July 10, 2013

Orson Scott Card responds to threats of Ender’s Game boycott


Orson Scott Card: not helping his case.

Geeks Out, an LGBT group whose mission is to “rally, empower and promote the queer geek community,” has organized a boycott of this fall’s film adaptation of Ender’s Game by Orson Scott Card, in a protest of the author’s fairly relentless history of homophobic remarks. Skip Ender’s Game is, as the organization says, a call to action for people to refuse to watch the new movie—in theaters, on DVD, via cable TV on-demand—and not to buy any attendant merchandise. And lest you think that this sounds more like a call to inaction, they’re promoting special Skip Ender’s Game events on the release date, November 1, in Chicago, Dallas, New York, Orlando, Seattle, and Toronto. And they’re calling on supporters to donate the time or money they would have spent on the movie to marriage equality and gay rights groups.

A member of the board of directors of the National Organization for Marriage (NOM) since 2009, Card has made a habit of saying terrible things for years. As my colleague Christopher King wrote for Moby Lives several months ago, he has “variously called homosexuality a choice, a dysfunction, and a product of rape or molestation.” He’s been a vocal opponent of gay marriage, and in 1990 voiced his support for the allowing laws banning consensual homosexual acts to remain on the books—a position he reversed after such laws were deemed unconstitutional.

In the face of the Supreme Court’s ruling that the Defense of Marriage Act was also unconstitutional, and responding to the threats of boycott, Card is backpedaling once again. In an exclusive statement to Entertainment Weekly, he says:

Ender’s Game is set more than a century in the future and has nothing to do with political issues that did not exist when the book was written in 1984.

With the recent Supreme Court ruling, the gay marriage issue becomes moot.  The Full Faith and Credit clause of the Constitution will, sooner or later, give legal force in every state to any marriage contract recognized by any other state.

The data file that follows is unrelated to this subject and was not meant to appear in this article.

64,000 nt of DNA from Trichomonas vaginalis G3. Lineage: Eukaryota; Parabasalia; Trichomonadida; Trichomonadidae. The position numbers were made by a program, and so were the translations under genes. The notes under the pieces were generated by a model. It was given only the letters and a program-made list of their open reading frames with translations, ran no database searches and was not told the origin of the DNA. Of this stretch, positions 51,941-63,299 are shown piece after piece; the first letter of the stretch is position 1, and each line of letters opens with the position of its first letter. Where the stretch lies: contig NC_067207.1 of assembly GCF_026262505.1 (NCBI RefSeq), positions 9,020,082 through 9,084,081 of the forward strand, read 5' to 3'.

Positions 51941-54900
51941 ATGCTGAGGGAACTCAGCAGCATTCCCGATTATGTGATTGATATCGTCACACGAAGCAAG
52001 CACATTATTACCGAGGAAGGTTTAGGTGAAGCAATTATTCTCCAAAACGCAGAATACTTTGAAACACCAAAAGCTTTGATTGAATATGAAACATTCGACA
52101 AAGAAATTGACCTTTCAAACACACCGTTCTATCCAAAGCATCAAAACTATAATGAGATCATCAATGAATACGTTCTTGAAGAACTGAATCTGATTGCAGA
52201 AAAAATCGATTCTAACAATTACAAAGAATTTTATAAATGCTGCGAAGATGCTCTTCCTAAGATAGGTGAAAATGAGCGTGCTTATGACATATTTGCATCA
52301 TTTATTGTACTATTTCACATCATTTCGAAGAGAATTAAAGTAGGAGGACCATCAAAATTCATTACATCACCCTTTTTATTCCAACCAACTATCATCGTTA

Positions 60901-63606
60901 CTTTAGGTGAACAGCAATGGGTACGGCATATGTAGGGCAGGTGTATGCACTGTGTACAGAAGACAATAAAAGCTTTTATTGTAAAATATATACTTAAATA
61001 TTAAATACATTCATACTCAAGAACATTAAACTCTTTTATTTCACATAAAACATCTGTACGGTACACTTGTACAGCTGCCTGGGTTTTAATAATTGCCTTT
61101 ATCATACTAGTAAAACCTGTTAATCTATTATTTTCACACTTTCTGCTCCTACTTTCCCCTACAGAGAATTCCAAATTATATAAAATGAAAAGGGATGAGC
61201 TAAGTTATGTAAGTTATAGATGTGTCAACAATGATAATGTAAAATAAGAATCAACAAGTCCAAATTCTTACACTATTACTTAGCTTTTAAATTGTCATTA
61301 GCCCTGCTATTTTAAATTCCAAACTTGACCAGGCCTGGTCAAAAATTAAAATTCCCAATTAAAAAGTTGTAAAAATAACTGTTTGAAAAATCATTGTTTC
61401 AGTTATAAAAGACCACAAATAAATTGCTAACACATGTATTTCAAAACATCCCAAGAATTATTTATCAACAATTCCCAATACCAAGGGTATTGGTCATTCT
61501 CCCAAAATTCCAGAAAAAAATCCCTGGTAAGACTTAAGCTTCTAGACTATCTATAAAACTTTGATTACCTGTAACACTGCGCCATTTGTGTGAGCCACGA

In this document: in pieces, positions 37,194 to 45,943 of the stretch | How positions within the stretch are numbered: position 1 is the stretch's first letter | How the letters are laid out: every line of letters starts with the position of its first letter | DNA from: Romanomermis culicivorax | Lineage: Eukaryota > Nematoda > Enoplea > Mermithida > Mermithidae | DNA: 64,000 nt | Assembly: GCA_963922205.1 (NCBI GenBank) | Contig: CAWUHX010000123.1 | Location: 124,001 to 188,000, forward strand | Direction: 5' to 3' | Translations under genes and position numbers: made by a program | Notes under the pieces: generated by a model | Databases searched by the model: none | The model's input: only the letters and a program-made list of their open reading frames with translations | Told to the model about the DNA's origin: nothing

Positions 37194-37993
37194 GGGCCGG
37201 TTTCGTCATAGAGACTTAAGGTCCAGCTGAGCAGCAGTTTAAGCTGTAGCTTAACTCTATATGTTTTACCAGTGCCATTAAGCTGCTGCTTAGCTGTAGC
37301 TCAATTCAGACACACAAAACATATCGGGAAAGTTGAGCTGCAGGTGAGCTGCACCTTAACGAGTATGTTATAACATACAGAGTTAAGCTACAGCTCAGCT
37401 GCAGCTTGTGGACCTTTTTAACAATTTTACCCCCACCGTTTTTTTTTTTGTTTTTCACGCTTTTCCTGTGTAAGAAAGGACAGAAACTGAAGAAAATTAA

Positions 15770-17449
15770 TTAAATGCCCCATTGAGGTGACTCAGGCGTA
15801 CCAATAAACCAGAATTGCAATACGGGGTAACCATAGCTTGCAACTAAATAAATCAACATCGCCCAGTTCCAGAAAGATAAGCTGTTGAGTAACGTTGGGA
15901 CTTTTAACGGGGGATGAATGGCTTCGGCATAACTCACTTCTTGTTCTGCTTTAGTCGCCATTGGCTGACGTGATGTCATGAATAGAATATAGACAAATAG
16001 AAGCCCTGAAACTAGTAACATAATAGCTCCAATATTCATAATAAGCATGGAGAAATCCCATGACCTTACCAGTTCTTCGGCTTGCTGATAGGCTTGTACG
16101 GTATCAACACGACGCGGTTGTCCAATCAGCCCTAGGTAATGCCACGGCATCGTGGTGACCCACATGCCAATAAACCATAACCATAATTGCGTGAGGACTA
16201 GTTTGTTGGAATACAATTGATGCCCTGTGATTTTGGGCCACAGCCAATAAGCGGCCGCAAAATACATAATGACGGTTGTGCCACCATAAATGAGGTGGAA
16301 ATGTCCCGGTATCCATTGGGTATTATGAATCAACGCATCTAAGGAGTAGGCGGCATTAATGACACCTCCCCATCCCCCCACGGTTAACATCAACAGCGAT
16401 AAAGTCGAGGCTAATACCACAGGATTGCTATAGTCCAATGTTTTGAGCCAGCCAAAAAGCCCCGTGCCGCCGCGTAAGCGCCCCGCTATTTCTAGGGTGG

Now it will be interesting to see whether the victorious proponents of gay marriage will show tolerance toward those who disagreed with them when the issue was still in dispute.

A few points about Card’s remarks. First of all, it doesn’t appear that anybody has cited the content of Ender’s Game as the reason for the boycott, only the author’s long history of bigotry. The fact that there are many other people who have a stake in the film’s success makes the idea of a boycott less than ideal, but it does get across a message: that it’s not OK to support somebody who’s engaged in hateful discrimination on multiple occasions, and maybe next time people will think that through more carefully. The fact that he goes on to declare the gay marriage issue moot is his way of saying, “I’m losing this argument and don’t want to talk about it anymore” (very slight variation on “I’m going to take my ball and go home”). And his call for proponents of gay marriage to be tolerant of those who “disagreed” with them is a woeful understatement, which willfully ignores that in this case disagreement amounted to intolerance. It would be galling that he has the nerve to preach tolerance at this point, except that…well, it’s him.

Ender’s Game is scheduled to be showcased at Comic-Con in San Diego this month, with a panel featuring the stars of the film, including Harrison Ford, a vocal liberal who has spoken in favor of gay marriage. It will be interesting to see if and how the topic of Card’s views and the impending boycott will be addressed.


Nick Davies is a publicist at Melville House.